“On Friday as well as Saturday, we sent 3 individuals down, all 3 went to Tennessee and a husband and wife couple, they actually drove down our Emergency Response vehicle,” explained Red Cross Lakeland Chapter Communications Director, Jody Weyers.

And the severe spring weather has taken a toll on resources.

Last year, the American Red Cross responded to nearly 30 large disasters between March and June.

However, in the past 39 days, the Red Cross has launched 20 separate relief operations nationwide and those include help from local volunteers.

“You kind of get one under control and then something else happens,” Weyers said. “You send individuals out, but disasters don’t stop in your own community.”

And as the need grows, Weyers expects the volunteers to be gone two to three weeks at a time.

Red Cross Responds After Tornadoes, Wildfires Leave Devastation Across The South

Editorial note: Call (202) 303-5551 to speak with an American Red Cross spokesperson on the groundVisit the Red Cross Disaster Online Newsroom for response information, including photos, audio, and press releases.

Residents wait to receive meals from an Emergency Response Vehicle in Raleigh, NC.

 WASHINGTON, April 18, 2011 – The American Red Cross is working around the clock to provide relief to people affected by the deadly tornadoes and scorching wildfires that left a path of destruction in six states across the south over the weekend.

Strong tornadoes ripped homes off their foundations, destroyed businesses and schools, overturned cars and buses, uprooted trees and downed power lines in Oklahoma, Virginia, North Carolina, Alabama, Arkansas and Mississippi. In North Carolina alone, preliminary disaster assessments show almost 500 homes destroyed and more than 1,000 damaged. Some of the hardest hit areas are still inaccessible, and officials say that many more than 1,000 families will be homeless in the state.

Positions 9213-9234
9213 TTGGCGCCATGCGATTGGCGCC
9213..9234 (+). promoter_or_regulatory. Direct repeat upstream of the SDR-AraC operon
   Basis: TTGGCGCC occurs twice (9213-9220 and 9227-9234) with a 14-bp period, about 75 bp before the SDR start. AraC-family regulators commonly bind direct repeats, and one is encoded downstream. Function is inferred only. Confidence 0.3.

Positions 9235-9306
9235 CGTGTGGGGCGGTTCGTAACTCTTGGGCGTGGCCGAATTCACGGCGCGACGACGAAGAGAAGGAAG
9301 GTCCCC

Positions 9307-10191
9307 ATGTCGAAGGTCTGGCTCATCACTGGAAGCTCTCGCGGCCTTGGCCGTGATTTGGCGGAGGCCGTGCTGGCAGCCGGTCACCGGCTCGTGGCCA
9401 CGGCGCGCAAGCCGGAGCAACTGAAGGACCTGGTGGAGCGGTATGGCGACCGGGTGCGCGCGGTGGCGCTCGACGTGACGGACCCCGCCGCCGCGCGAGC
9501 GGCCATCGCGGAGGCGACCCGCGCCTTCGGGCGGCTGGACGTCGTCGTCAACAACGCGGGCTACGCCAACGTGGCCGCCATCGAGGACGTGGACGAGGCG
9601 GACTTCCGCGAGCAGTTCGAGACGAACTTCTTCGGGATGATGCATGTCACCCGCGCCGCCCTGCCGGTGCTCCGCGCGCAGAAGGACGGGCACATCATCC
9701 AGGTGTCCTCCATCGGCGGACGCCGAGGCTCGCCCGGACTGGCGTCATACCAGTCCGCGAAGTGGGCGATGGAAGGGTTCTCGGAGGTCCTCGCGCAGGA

Red Cross workers sheltered more than 500 people over the weekend, served meals throughout the affected neighborhoods, and provided personal hygiene items and supplies to help as the clean-up begins. With government officials reporting more than 40 deaths from the tornadoes, Red Cross disaster mental health workers are available to help people cope with the aftermath. Red Cross chapters throughout the south are deploying trained disaster teams into the area and more than 25 Red Cross emergency response vehicles are in hard-hitNorth Carolina, or on their way to the state.

Red Cross workers make their way through devastated neighborhoods throughout West Texas. Photo Credit: Phil Beckman/American Red Cross

In Texas, wildfires have spread across more than 700,000 acres, destroying homes and forcing people to leave their neighborhoods. Red Cross disaster workers have opened shelters and are feeding those displaced by the fires. As families return to their neighborhoods, Red Cross teams are providing them with food and water. The Red Cross is also assisting those who have lost their homes to the fires, providing them with food, clothing and other necessities.